(Can’t Get No) Satisfaction? Communicate & Increase Demand Flexibility Participation

In 2019, we reported on the results of the J.D. Power 2019 Electric Utility Business Customer Satisfaction Study, a nationwide survey based on responses from more than 21,000 large and midsize utility customers. What we wrote at the time remains true to this day: Business customers and members of rural cooperatives and municipal utilities care about the same issues as those of larger IOUs—power quality and reliability, corporate citizenship, price, billing and payment, communications, and customer service—so the results matter to all utilities. Still, we’ve learned plenty about the virtues of quality customer engagement and what that can mean for utility demand flexibility programs, specifically in securing greater participation rates.

What We Learned From the 2019 Report

Here are some insights from utilities that took action to boost satisfaction for their business customers:

Results from the J.D. Power survey demonstrate that customers reward utilities that communicate, especially when sharing bad news. That was further demonstrated in the summer of 2022. During a particularly long duration of hot weather, utilities were scrambling to meet demand. In one Colorado, residents were locked out of their smart thermostats during an unsolicited demand event, that damaged the reputation of the utility, disincentivizing demand flexibility program participation in the future. Meanwhile, California utilities took advantage of a public alert system to urge Californians to conserve energy, which resulted in high opt-in participation rates for demand flexibility programs like demand response or EV managed charging, all while fostering community trust.

The J.D. Power 2023 Electric Utility Business Customer Satisfaction Study

The most recent J.D. Power report was released in 2023, which illustrated the ongoing challenges that utilities face in balancing reliable and affordable service. Broadly speaking, the report found that customers are increasingly concerned over rising prices, while distrustful that utilities are actively working to meet their needs, provide support, or engagement. The report found that nearly 71% of customers weren’t alerted to power outage-related issues, were unaware of infrastructure maintenance, and were dissatisfied with rising electricity rates.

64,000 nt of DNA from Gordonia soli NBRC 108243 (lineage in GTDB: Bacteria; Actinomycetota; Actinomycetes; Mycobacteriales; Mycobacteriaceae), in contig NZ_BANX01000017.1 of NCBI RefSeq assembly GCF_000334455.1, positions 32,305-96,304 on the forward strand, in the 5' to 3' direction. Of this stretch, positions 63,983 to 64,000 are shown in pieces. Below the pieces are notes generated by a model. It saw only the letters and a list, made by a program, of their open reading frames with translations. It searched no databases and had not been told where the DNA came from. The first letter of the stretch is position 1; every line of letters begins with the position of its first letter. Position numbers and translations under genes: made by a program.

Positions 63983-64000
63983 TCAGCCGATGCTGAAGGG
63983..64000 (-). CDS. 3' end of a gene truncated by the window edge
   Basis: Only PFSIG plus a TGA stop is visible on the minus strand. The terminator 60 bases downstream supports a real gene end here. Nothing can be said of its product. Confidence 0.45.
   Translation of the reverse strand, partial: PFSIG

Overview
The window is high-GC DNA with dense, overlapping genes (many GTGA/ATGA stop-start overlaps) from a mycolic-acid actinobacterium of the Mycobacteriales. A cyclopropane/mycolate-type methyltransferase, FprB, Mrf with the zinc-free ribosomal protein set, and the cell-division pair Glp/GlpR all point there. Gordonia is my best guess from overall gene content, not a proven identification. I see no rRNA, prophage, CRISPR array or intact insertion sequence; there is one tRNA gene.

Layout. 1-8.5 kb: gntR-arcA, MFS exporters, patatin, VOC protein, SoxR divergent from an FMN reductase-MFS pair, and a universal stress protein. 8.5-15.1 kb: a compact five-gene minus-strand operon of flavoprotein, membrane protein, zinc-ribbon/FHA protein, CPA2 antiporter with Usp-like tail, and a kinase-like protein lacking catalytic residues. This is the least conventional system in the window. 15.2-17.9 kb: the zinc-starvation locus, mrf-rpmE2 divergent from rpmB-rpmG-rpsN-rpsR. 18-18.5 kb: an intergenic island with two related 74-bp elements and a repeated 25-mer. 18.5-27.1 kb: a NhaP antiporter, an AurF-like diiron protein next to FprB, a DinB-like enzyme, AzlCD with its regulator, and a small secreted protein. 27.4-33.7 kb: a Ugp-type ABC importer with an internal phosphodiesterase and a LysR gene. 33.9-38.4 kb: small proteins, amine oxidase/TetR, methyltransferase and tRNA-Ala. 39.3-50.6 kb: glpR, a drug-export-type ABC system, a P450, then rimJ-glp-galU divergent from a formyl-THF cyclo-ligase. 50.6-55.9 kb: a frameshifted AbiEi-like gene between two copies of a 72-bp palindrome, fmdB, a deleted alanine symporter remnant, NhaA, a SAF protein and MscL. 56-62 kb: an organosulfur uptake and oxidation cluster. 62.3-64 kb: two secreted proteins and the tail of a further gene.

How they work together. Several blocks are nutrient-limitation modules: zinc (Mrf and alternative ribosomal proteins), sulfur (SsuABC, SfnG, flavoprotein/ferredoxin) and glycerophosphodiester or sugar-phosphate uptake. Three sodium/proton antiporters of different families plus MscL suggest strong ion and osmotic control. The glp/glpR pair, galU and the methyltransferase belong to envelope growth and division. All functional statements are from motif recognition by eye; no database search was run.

What this report so ably demonstrates is the need for increased customer engagement. Customers want to know what’s going on and why it’s happening. They want to depend on their utility for continuity of service, which means that they in turn want a functional and modernized grid. Unfortunately, between the cost of infrastructure upgrades, increased extreme weather and high-temperature events, and electrification and decarbonization efforts adding additional encumbrance to the grid through the increased production and adoption of distributed energy resources (DERs) like solar, battery, and smart home devices like thermostats and water heaters, rate increases remain possible.

Fortunately, through the use of a distributed energy resource management system (DERMS), those same DER assets can be used as non-wires alternatives for use in demand flexibility programs. Good communication is critical to securing the customer buy-in necessary to justify your load management objectives, while simultaneously explaining the energy challenges the community faces.

(Can’t Get No) Satisfaction? Communicate & Increase Demand Flexibility Participation Conclusion

For most munis and coops, building relationships and fostering a sense of community is easier than it is for larger IOUs because they can do it on a smaller scale. As you can see, the challenges of customer engagement remain largely the same, exacerbated in recent years through infrastructure upgrades, increasingly volatile and unpredictable weather conditions, and further electrification and decarbonization efforts. Still, as these challenges mount, technology continues to keep pace, providing opportunities for utilities to access community energy assets for use in the demand flexibility initiatives that increase grid resiliency while decreasing costly peak energy spending.

This article was originally published on December 12, 2019 with updates made on February 22, 2024.

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About The Author
Jeff Quigley blog author

Jeff is the VP of Sales for Virtual Peaker. He has spent his entire career in energy and data analytics where he has led teams working with utilities, government agencies, oil and gas companies, and financial institutions to help drive growth strategy and manage energy transition. He has worked with a team of analysts in developing an integrated resource plan (IRP) for a major U.S. vertically integrated utility, with a focus on load forecasting, locational marginal pricing (LMP) prediction, and long-term grid reliability. He has also managed the development of marketing and growth strategy for one of the four largest global oil and gas firms with a focus on the long-term viability of the Asian market-entry strategy.

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